I learned how to code on accident when I was in the fourth grade. Not from one of those computer games set up to teach kids how to do basic programming while drawing things. Not from flash cards and books. Nope, I didn’t start coding through a conventional way. I learned how to code on accident from Neopets.

After school, I would get home, hop out of my mom’s car–she was my teacher from 4th-6th grades, and no, I wasn’t homeschooled–, and rush to my dad’s old Windows 98 laptop. I’d wait through the five minute process of connecting to the Internet (yay dial-up!) and hope no one was trying to use the phone in our house. First website I would log onto: Neopets.

iMac on Desk with Neopets in Browser

And that’s where my interest in coding began. Yes, Neopets. That site where you could play games, pick out your own pets, name them, and if and only if you were really fancy, paint them with special paintbrushes. But that wasn’t what my fascination with the site revolved around. At some point while surfing through good ol’ Neopia, I noticed how fancy some user’s profiles looked. Talk about making my impressionable 9-year-old-self feel inferior.

As a kid who spent most of my time drawing, painting, doing anything artsy, I wanted to know how to control visuals on both paper and the web, and my Neopets user profile is where I started. How? Well, with a lot of view page source and reading code. Did I know what I was doing? Not a chance. But you better believe I figured out how to make my username hot pink and have a dotted bottom border of dodger blue.

It didn’t stop there though. If you’re familiar with Neopets, and I mean really familiar, you’ll know about guilds. For those of you who need a refresher, guilds were online clubs you could join in the Neopets community that ranged from topics like Harry Potter to one of those fancy paintbrushes I was talking about earlier. In fact, there was one Harry Potter guild in particular that really pushed me to be more creative. On these guild home pages, users could create graphic layouts with different boxes filled with text.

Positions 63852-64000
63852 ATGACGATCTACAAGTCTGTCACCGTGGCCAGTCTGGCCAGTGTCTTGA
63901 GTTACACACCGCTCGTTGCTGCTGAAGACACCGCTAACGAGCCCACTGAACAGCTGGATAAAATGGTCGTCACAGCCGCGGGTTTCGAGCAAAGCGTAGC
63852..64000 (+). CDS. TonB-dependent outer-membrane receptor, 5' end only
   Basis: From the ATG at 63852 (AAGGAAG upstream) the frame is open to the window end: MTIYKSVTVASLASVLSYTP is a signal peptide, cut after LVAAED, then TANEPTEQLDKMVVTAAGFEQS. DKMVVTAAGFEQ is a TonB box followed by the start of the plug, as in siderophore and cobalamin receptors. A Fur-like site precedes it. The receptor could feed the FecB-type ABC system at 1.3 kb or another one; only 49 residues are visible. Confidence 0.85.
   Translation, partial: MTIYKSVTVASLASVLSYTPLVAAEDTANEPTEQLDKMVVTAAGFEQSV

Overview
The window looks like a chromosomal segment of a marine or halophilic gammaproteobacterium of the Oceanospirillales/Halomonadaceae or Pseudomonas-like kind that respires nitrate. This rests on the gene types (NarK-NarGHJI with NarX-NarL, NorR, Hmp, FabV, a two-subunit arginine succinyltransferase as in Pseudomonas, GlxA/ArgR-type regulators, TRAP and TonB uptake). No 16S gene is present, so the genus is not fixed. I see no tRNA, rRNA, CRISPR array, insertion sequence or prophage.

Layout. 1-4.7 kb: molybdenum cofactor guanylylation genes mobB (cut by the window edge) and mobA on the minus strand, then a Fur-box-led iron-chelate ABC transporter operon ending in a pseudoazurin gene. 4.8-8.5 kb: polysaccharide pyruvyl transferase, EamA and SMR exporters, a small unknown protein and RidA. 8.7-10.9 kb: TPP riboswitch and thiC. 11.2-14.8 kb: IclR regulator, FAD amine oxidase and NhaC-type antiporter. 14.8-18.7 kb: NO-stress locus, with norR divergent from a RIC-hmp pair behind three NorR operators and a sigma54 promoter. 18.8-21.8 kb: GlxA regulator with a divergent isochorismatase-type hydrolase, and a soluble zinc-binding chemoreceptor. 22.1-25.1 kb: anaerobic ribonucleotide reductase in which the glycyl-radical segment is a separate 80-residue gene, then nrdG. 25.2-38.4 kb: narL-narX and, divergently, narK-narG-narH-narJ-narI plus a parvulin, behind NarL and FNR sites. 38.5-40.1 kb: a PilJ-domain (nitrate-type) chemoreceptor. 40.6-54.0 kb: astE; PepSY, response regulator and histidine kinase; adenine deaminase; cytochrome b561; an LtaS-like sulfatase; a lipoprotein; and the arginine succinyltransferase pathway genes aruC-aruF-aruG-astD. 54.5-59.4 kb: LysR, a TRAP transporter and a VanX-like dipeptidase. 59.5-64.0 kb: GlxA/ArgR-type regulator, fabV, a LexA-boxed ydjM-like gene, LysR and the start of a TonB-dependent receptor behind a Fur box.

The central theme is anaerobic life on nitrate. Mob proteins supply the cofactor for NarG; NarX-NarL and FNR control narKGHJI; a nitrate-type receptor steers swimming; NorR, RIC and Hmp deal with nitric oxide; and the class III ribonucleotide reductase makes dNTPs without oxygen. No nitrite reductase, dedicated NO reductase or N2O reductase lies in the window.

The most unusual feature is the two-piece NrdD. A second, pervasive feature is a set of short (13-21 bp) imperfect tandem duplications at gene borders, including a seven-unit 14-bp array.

My tiny, little brain was completely obsessed with the layout on this really popular Harry Potter guild’s home page. I’m talking an image of Hogwarts at the top with realistic flashing lightning in the background, a section that updated points for each house inside the guild, and all kinds of magical visuals all done through code and design. I’d be lying if I said I managed to get that good as a 4th grader, but I did learn a lot about div boxes, relative and absolute positioning, and overall styling through CSS.

High five to my elementary-school-self for finding a worthwhile skill before I even knew what acne was and high five to my parents for not limiting my Internet time too much when I was a kid. Oh, and high five to you too, Neopets.